Does Mental Illness Make You Hard to Love?

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I recently commented on another blogger’s post and mentioned that depression makes me hard to love. From their response, it seemed like they misinterpreted where I was going with that, so I thought it was worth doing a post about.

I’ve written before about how I used to conceptualize separate well and ill selves. My illness didn’t show up until I was 27, and so I had a very clear idea of who I was outside of the illness. Even now that the illness is inextricably linked to me, I’m still able to separate out what parts of me, my thinking, and my behaviour are the underlying me vs. the effects of the illness.

I don’t think that as a person I’m all that hard to love. I’m thinking love in a general sense, not just romantic love. I also believe that I am worthy of love, but then again, that’s something I believe about almost all human beings, with a few rare exceptions.

What makes me hard to love is directly related to my depression. It makes me very quick to assume that people don’t care and they’re going to hurt me. The biggest issue, though, is that it makes me withdraw. That withdrawal gets worse the worse I feel. I don’t just reduce contact; I stop responding to calls, texts, etc.  I ghost.

Caring about people doesn’t stop me from doing it. And while it’s a behaviour that, in a sense, I have voluntary control over, it’s also something that my illness has consistently triggered right from when I first got sick. I’m working on shortening the duration of these push-away periods, but with only limited success.

I’ve made it very hard for my family to love me. They still do anyway, but the repeated periods of zero contact have been challenging. These periods can last months or even more than a year.

The most significant person in my life right now is my single in-real-life friend who bears the brunt of my full-on crazy, and I do not make it easy for him. I’ve told him I hate him on more than one occasion. And yet he’s still around. He deserves a medal or something for putting up with my crazy, because most sensible people would run screaming in the opposite direction.

I would like to be less difficult. And if my illness was more stable I would be much easier to deal with (both for myself and for other people). The reality, though, is that my illness is not very well controlled, and at this rate, I may never be easy to love. Mental illness life is complicated, and the spillover into areas aside from simply the direct symptoms of illness is almost inevitable. That makes things hard; not impossible, but hard.

However, I think all of us living with mental illness are absolutely worthy of love. It’s just a matter of finding those medal-deserving people who are prepared to step up to the plate when the going gets tough. After all, we’ve got just as much good stuff to offer as anybody else does.

77 thoughts on “Does Mental Illness Make You Hard to Love?”

  1. I don’t think it makes you hard to love. It really comes down to how the person handles relationships. I’ve have anxiety and depression and what I suspect is Borderline Personality Disorder (undiagnosed), and yet I’ve been married for 3.5 years. Relationships are harder than people make them out to be. I used to think I was impossible to love until I changed this limiting belief of mine. It takes a lot of deep introspection, but I do believe that there is a compatible partner out there for everyone.

            1. I don’t even know how my husband puts up with me sometimes. Even after failing last semester, he isn’t angry at me. Even though I had to wait almost a year to return to school. Even though I’m making us live in this apartment much longer than initially planned. I think he’s a keeper 🥰

  2. Oh, man. I completely relate to the withdrawal/ghosting behavior. At times, it just takes too much energy to enter into an interaction with someone, even if it’s via text. It’s tough to explain that it’s not that I dislike that person, my illness just twists everything so that I feel overwhelmed by the invitation to communicate and simultaneously like I’m a burden that other people shouldn’t have to deal with. Like how your family loves you despite your isolation, it’s good to find people who understand that it’s a symptom.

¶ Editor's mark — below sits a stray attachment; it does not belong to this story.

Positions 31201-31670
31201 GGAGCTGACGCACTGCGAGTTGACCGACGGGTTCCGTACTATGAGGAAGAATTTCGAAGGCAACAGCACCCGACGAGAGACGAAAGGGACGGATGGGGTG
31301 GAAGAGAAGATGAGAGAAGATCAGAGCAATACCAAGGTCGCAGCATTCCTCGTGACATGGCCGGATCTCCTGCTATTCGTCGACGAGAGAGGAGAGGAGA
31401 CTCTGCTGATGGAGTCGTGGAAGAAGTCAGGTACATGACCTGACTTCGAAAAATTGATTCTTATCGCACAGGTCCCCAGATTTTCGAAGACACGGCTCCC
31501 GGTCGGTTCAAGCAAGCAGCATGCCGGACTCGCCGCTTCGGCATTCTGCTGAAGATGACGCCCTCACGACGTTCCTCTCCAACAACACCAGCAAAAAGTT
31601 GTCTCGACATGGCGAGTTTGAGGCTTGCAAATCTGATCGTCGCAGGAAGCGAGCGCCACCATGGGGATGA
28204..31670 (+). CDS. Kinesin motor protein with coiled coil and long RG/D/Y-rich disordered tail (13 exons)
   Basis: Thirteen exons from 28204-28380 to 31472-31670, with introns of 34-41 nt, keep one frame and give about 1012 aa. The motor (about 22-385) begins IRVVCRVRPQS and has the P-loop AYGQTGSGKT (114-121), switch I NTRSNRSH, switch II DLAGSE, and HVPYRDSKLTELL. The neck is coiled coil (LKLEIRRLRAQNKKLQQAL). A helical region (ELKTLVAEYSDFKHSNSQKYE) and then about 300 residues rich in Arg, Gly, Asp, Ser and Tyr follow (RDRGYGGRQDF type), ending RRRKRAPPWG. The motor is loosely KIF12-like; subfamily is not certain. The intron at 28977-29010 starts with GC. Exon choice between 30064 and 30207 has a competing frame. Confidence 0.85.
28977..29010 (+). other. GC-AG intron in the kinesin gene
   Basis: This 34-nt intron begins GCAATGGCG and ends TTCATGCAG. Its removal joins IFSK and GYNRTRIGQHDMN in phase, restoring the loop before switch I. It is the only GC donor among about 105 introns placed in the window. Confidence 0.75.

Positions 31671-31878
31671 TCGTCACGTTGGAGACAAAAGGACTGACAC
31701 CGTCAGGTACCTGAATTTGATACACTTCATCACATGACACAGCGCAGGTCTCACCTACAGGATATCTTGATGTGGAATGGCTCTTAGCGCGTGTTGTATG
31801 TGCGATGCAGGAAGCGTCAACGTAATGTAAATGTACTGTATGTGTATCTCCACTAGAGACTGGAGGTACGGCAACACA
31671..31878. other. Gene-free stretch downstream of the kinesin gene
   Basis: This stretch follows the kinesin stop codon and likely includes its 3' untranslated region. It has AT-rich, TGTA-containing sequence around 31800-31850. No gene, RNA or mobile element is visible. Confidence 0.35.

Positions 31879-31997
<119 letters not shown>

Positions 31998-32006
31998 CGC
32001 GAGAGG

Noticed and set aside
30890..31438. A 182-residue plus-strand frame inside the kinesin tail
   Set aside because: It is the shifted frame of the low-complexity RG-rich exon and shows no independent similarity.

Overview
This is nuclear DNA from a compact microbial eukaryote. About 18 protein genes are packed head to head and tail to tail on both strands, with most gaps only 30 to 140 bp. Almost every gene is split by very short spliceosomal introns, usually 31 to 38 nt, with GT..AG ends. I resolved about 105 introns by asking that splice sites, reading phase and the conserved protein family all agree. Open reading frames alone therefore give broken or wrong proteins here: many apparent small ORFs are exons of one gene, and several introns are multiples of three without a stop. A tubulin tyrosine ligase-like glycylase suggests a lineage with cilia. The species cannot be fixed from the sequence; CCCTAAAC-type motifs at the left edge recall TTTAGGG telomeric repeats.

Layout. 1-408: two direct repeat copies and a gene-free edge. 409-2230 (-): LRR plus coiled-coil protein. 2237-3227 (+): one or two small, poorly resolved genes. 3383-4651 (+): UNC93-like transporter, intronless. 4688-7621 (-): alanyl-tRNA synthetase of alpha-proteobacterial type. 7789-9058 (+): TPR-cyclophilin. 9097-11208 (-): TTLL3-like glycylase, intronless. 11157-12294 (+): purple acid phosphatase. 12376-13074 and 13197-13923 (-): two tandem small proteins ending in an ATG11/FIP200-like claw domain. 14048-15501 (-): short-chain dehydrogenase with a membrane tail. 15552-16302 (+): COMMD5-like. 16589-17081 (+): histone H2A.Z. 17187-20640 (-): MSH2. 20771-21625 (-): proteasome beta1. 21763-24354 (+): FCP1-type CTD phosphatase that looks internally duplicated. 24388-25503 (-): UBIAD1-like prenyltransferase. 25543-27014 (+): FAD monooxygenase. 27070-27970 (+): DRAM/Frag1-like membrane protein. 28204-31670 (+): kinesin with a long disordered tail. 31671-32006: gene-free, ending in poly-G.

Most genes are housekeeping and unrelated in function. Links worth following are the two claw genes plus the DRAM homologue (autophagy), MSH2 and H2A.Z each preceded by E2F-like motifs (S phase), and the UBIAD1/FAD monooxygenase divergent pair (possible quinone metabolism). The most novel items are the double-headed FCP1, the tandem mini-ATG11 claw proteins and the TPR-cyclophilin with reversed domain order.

3. It does make it harder to be loved but there are people who can make the illness less important than the person.
    It’s not like it’s a choice to be ill so, it’s like life.
    I think ‘ill’ people can offer more insight and more understanding sometimes. They can add another dimension to the world.
    It’s like a Spearhead song: ‘All the freaky people make the beauty of the world’.
    On the other hand I think everybody is ‘difficult’ when you’e together for a longer time, life will throw challenges at everyone.
    As for ghosting, I do that too. Sometimes it’s needed to protect the friendship and sometimes it’s because my bs-radar is at work.
    I think it’s a very good topic to write and think about, mental struggles and love.

  4. It’s hard to separate depression, social anxiety, autism and introversion, but something makes me withdraw and need a lot of solitude. I don’t ghost people, but I do avoid meeting people in real life. I can be irritable and sarcastic too; it’s mainly my parents who experience that as I live with them so see them even when I’m very depressed. My more successful friendships and relationships have been with people with issues of their own so there is give and take in the relationship and no one is monopolising the time/attention, but I worry that I’m not good at building and maintaining relationships.

    My parents do love me unconditionally, but it’s taken me a long time to realise that. And E. and I are trying to work out what we feel for each and (much bigger question) what we could do about it.

    1. Yes I think there’s a lot to be said for having significant people in one’s life who also have their own issues. It gives a sense of muddling through things together.

  5. Johnzelle Anderson

    Great post. Rachel does a good job putting up with my mental illness. She witnessed my panic attack the weekend we got engaged and still stuck around. And now I put up with her postpartum depression and anxiety (this week’s newsletter).

  6. I feel that because of what I’ve been through and how I feel about myself and the world, it’s frustratingly difficult to love me.